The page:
TUC/HSE Guidance & Advice For Trade Union Health & Safety Reps on Tackling Work-Related Stress
To: All Branches
The TUC and Health and Safety Executive (HSE) has this week published a new guide to help Trade Union Health and Safety Representatives tackle Workplace Stress and a pdf file copy is attached for the information of CWU Reps and Branches.
Work-related stress has been viewed as a major problem by trade unions since the 1980s. Trade Unions, including the CWU, have played a key role in ensuring that stress is now recognised as one of the main ill health concerns in the workplace.
The need to tackle stress is also recognised in law. HSE’s position is that work-related stress should be treated as any other workplace hazard. Under the Health & Safety at Work etc., Act 1974 and the Management of Health and Safety at Work Regulations 1999, employers are obliged to undertake a risk assessment for health hazards at work – including stress – and to take action to control that risk. Unfortunately while many employers have accepted that stress is a major problem in their workplace, many others have no idea how to tackle it effectively.
HSE defines stress as “the adverse reaction people have to excessive pressure or other types of demand placed on them”. This definition is widely accepted and under this definition all stress is damaging. We all recognise that a certain degree of pressure is part and parcel of all work and helps to keep us motivated. However, stress can lead to physical or psychological ill health. HSE statistics show that stress is one of the top two causes of sickness absence (with musculoskeletal disorders) in Great Britain and research confirms that.
Last year 7 in 10 respondents to the TUC National Health and Safety Representatives survey, conducted across all UK Unions and Industries identified Stress as the top concern in their workplaces. As a result the TUC in conjunction with the HSE has issued this new guidance handbook, which will help Union Health and Safety Representatives and other Reps to work with employers to find practical solutions to work-related stress. The Main employers such as Royal Mail Group and BT Group have introduced Stress Risk Assessment Policies and Processes. The new TUC Guide will assist CWU Health and Safety Reps utilise those processes.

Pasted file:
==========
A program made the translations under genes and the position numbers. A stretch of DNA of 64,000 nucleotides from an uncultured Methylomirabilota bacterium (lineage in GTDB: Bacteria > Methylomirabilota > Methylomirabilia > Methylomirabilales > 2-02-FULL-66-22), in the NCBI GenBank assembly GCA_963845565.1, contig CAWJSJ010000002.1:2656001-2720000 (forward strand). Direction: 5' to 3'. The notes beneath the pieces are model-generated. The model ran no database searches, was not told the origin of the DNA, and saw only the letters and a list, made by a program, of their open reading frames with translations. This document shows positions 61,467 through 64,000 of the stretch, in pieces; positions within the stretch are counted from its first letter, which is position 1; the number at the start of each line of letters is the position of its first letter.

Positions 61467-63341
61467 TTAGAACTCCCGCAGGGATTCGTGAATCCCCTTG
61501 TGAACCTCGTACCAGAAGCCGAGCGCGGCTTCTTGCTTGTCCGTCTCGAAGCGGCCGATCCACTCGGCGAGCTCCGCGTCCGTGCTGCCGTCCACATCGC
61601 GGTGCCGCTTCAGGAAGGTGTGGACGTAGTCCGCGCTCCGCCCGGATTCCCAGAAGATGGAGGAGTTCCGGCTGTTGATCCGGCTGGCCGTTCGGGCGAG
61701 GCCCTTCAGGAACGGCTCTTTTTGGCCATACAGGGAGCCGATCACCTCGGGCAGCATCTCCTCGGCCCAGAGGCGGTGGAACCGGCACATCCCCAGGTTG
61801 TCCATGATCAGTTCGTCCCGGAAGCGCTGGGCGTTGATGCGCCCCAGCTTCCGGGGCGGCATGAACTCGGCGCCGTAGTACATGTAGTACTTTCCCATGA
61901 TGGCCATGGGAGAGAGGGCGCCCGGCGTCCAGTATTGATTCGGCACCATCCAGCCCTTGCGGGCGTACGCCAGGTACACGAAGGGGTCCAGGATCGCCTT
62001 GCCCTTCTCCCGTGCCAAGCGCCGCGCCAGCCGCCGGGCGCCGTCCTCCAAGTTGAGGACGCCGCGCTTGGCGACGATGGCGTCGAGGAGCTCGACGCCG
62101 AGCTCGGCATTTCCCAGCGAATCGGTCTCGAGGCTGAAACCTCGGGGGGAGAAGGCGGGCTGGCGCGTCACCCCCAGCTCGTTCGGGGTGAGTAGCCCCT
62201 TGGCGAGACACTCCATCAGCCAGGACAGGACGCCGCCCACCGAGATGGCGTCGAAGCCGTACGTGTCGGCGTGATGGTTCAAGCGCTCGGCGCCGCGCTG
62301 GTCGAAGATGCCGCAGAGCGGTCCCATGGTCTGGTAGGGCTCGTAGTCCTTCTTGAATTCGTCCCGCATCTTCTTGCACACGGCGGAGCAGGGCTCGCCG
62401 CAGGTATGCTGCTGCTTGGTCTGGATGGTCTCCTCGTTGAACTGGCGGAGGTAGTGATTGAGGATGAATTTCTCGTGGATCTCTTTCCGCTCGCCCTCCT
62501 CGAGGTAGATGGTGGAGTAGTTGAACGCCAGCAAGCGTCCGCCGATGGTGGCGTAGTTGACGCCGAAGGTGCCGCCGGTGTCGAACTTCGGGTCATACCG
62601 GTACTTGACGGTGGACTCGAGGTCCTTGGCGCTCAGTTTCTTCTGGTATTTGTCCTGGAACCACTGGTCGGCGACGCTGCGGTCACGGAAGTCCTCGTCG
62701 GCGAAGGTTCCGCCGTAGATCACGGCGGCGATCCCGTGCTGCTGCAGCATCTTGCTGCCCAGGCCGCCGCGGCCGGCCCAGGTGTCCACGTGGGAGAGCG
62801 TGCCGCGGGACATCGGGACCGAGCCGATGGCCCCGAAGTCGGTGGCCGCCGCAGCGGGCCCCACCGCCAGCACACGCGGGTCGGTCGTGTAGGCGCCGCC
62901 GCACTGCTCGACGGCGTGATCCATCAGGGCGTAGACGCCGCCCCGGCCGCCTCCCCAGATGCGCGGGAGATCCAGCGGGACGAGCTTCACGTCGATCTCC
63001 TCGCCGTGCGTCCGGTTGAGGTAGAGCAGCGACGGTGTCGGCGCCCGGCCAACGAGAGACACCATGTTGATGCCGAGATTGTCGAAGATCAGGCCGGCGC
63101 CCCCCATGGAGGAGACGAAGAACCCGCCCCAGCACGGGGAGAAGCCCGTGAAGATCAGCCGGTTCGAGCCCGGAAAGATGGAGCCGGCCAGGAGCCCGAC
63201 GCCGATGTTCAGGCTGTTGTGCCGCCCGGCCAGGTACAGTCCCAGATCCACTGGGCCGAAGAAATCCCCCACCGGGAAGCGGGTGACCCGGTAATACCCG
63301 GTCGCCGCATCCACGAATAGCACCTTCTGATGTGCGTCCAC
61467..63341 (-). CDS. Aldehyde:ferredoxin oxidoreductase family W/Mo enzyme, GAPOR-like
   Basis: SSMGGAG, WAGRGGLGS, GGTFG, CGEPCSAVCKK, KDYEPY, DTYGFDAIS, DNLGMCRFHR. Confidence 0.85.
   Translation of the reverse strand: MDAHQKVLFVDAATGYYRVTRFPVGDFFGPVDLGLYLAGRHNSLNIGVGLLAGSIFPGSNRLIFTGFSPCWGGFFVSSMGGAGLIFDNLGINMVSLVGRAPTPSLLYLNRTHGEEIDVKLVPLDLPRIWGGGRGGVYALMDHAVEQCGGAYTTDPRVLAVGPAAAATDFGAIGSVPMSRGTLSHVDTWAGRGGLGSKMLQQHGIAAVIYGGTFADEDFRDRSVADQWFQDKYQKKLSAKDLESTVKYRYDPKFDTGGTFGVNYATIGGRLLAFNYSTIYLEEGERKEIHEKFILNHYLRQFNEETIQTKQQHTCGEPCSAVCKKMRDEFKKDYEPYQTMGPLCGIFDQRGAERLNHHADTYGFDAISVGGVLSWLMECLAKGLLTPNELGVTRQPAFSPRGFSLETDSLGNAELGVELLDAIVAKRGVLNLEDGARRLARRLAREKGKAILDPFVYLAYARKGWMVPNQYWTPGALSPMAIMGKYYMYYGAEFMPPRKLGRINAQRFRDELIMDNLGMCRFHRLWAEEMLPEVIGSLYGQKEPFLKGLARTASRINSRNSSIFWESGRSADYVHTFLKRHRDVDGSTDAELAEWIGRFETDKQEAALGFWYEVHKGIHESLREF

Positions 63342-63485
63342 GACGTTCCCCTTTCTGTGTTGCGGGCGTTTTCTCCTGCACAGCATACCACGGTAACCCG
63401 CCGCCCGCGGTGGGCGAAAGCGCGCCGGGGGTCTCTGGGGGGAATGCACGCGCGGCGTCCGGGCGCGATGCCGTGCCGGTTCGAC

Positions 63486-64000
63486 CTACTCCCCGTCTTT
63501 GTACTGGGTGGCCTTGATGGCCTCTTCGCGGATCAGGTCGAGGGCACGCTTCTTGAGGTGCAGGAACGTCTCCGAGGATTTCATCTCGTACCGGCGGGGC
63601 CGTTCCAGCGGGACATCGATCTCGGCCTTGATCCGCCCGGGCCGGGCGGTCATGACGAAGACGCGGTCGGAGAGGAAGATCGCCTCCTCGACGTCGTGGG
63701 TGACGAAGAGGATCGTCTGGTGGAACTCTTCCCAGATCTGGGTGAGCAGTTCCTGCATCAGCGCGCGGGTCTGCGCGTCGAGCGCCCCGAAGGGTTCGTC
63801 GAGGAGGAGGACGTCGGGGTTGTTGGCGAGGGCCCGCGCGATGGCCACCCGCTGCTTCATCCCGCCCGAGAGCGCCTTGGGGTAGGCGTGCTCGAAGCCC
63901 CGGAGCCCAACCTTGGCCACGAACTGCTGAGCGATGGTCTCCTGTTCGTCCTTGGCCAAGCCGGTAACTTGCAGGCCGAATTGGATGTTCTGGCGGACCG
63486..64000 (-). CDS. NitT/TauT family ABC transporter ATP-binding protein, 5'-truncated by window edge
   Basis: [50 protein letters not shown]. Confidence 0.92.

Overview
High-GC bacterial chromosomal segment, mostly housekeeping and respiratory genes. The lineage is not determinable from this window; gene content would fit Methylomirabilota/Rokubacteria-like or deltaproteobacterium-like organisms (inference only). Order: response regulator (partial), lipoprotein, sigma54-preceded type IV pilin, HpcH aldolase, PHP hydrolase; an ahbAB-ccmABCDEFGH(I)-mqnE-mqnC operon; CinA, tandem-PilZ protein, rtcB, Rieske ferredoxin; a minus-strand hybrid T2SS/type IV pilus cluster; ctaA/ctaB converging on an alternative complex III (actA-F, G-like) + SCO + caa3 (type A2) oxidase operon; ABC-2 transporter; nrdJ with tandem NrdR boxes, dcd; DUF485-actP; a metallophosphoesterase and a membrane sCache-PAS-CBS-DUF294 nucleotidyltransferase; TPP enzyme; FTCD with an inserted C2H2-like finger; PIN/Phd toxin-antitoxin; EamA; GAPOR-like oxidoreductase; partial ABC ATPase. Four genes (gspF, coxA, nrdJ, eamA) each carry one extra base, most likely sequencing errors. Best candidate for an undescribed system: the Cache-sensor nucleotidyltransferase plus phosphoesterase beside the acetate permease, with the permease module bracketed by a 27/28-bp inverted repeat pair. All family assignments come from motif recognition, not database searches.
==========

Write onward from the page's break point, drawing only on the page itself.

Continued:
There is clear guidance available from the Health and Safety Executive (HSE), which will help organisations identify practical solutions to the problem. This is the Management Standards approach to Work-related Stress. If implemented properly, the Management Standards could significantly reduce levels of illness caused by work-related stress. That is why the TUC is working with the HSE to publish clear guidance for union health and safety representatives. It is the TUC, HSE and CWU view that safety representatives should encourage their employer to implement the HSE Stress Management Standards in their organisation. There is a legal requirement on the employer to do a risk assessment that should include stress and, if stress is a problem in the workplace, the employer has to take steps to manage it. Employers have to have in place a suitable system for managing work-related stress and Unions and their Health and Safety Reps have a major part to play in ensuring that employers take their responsibilities, to tackle work-related stress, seriously. Dealing with stress at work highlights the fact that health and safety is not divorced from the rest of the union’s work activity.
The TUC/HSE guide is based on the HSE ‘Stress Management Standards’ in handling stress. It breaks down the causes of work-related stress into six key areas:
Demands: issues like workload, work pattern and environment
Control: how much say someone has over the way in which they work
Support: available resources, line management and colleagues
Relationships: dealing with unacceptable behaviour and promoting positive working